Phryne Fisher’s fabulous fashions

  • A catalogue laid on a chair showing Miss Fisher


    Miss Fishers Murder Mysteries Costume Exhibition

    Featuring our favourite costume.

  • A photo of a large wall sized poster behind a girls dress displayed on a stand


    Miss Fishers Murder Mysteries Costume Exhibition

    One of the displays featuring Jane as a young girl.

  • A photo of a single bedroom with two dresses displayed on stands


    Miss Fishers Murder Mysteries Costume Exhibition

    This display shows some of Jane’s costumes in the nursery.

  • A photo of an apricot pants suit with open back displayed on a mannequin


    Miss Fishers Murder Mysteries Costume Exhibition

    One of Phryne’s daring ensembles.

  • A photo of a sleevless beaded bronze coloured dress displayed in front of a poster of Miss Fisher


    Miss Fishers Murder Mysteries Costume Exhibition

    Strapless and beaded, this bronze bombshell is displayed to please.

  • A photo of a double bed draped with nightgown and thick sumptuous bedding


    Miss Fishers Murder Mysteries Costume Exhibition

    Aunt Prudence’s bedclothes laid out in the 1840s bedroom.

“A woman should dress first and foremost for her own pleasure” says the elegant sleuth Miss Phryne Fisher, and we think she’s absolutely right!

Miss Fisher’s Costume Exhibition will give you a taste of Phryne’s fabulous fashion sense and an opportunity to relive some of the best moments from the ABC drama series Miss Fisher’s Murder Mysteries. Popular as Aussie style drama with a female protagonist, the late 1920s styled costumes, won Marion Boyce, an AACTA award for best costume design earlier this year.

It’s all sumptuous elegance and extravagance, and in the words of Brian Scarsbrick, the National Trust’s CEO, “bringing Miss Fisher to Old Government House meant overlaying the fashions of 1821, with their Anglo and Indian influences and strong emphasis on colour with the ritz and glamour of the 1920s”.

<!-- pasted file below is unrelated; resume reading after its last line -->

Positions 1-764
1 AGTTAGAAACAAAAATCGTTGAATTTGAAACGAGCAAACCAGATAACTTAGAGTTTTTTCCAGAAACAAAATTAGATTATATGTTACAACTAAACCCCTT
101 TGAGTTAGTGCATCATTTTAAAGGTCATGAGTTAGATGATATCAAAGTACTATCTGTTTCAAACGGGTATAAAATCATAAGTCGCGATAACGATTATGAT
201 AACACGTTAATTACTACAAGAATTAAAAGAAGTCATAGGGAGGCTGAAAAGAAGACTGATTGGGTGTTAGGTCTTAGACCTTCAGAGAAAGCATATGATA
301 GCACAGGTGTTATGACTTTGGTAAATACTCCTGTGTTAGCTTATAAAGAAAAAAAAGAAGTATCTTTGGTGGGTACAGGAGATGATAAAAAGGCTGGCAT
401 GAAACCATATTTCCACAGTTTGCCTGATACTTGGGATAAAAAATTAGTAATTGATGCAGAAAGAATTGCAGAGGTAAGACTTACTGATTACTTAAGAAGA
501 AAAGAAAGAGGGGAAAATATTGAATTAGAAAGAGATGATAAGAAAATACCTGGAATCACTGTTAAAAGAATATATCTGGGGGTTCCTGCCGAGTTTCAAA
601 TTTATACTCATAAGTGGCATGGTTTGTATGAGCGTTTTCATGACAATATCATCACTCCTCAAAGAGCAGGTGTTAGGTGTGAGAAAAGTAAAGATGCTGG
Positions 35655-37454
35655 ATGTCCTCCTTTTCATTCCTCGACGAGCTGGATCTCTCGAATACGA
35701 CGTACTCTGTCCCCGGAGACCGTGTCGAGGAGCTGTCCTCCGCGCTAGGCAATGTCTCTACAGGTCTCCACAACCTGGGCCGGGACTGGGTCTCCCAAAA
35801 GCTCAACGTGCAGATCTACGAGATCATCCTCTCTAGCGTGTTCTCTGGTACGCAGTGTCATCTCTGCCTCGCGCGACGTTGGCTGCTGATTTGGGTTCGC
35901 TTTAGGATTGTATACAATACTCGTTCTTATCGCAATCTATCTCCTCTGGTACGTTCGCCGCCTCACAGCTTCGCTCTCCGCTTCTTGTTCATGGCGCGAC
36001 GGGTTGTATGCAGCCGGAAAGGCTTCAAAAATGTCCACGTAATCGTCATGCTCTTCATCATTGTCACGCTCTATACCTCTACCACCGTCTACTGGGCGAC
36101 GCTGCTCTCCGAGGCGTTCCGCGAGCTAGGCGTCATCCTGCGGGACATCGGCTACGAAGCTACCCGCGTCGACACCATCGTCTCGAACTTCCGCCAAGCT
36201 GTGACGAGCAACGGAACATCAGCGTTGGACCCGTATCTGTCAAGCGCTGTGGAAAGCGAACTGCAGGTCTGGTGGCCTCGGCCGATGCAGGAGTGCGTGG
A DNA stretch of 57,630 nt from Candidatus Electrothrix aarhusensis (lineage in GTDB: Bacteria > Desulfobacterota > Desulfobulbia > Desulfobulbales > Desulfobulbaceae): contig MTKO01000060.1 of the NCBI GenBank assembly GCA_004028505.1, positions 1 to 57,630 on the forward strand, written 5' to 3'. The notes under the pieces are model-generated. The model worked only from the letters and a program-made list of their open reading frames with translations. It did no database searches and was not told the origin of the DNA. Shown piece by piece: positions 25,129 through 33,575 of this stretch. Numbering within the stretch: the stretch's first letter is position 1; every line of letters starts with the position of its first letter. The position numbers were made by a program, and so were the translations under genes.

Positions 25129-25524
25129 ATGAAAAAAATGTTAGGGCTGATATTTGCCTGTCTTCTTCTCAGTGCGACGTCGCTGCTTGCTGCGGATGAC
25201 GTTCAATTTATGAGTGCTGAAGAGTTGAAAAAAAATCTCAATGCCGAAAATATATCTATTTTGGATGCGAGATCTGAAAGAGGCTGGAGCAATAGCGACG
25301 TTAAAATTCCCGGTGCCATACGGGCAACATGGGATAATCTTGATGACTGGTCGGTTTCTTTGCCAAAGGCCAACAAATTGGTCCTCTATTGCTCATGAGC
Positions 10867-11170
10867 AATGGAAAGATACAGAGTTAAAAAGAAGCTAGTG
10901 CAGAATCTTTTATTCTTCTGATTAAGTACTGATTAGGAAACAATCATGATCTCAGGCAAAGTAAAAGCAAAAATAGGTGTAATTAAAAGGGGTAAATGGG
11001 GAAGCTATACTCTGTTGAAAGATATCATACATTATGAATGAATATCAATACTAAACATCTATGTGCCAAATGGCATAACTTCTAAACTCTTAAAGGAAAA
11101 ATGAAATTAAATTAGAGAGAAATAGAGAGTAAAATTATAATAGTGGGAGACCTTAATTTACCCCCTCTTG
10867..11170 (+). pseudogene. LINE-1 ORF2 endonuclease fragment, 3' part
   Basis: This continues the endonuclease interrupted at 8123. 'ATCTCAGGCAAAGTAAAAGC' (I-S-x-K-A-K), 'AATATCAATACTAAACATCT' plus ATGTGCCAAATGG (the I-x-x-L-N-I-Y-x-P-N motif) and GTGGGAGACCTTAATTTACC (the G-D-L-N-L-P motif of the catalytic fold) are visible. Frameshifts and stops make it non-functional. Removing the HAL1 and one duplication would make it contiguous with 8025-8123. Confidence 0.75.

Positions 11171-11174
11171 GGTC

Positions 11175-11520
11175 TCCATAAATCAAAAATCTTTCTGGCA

The attention to detail in the highly embellished outfits and recreated soft furnishings ensures the costumes don’t look out of place and renders Old Government House as a fitting setting. With nearly 40 outfits showcased, it’s hard to pick a favourite, but the drape and shimmer of the Silver Lady outfit, all silvery blue, rich silk velvet, displayed in the Staircase Foyer might just be our favourite. Almost impossible to resist running your hands over the fabric, we could well imagine the state of the fabric after thousands of eager hands had succumbed to the temptation, so we kept ours to ourselves!

It’s hard to pick a favourite, but the drape and shimmer of the Silver Lady outfit, all silvery blue, rich silk velvet, might just win our vote.

For sheer dramatic presentation The Showstopper gown from the episode, Murder à la Mode, is bound to get popular votes. Being positioned in front of a large mirror in the Drawing Room emphasises the drama of the piece. Used to great effect, the shards of mirror glass placed under the dressed mannequins heightens the theatrical experience of this show.

The textural and often heavily embellished fabrics are wonderful to see up close and personal. They showcase not just the opulence of the era but the refined skill and patience involved in their manufacture.

In this a wonderful exhibition and even offers a mystery to unravel, with cryptic clues in each room. Solving ‘strumpet’s doom’  will appeal to those more interested in fiction than fashion ensuring this can be a family affair and not just a go-to gig for girls!


Here’s a short video on Marion Boyce’s costume design on the ABC website.

Read more about this exhibition is this article

In this article

Museums & Galleries of NSW helps small-medium museums, galleries and Aboriginal cultural centres create exciting experiences for visitors and, through this, thriving local NSW communities. We don't run museums, galleries and cultural centres but we care about those who do. We develop their skills, connect them with others in the industry, provide funding, point visitors their way, and give them access to ground-breaking exhibitions.

Museums & Galleries of NSW is supported by the NSW Government through Create NSW.

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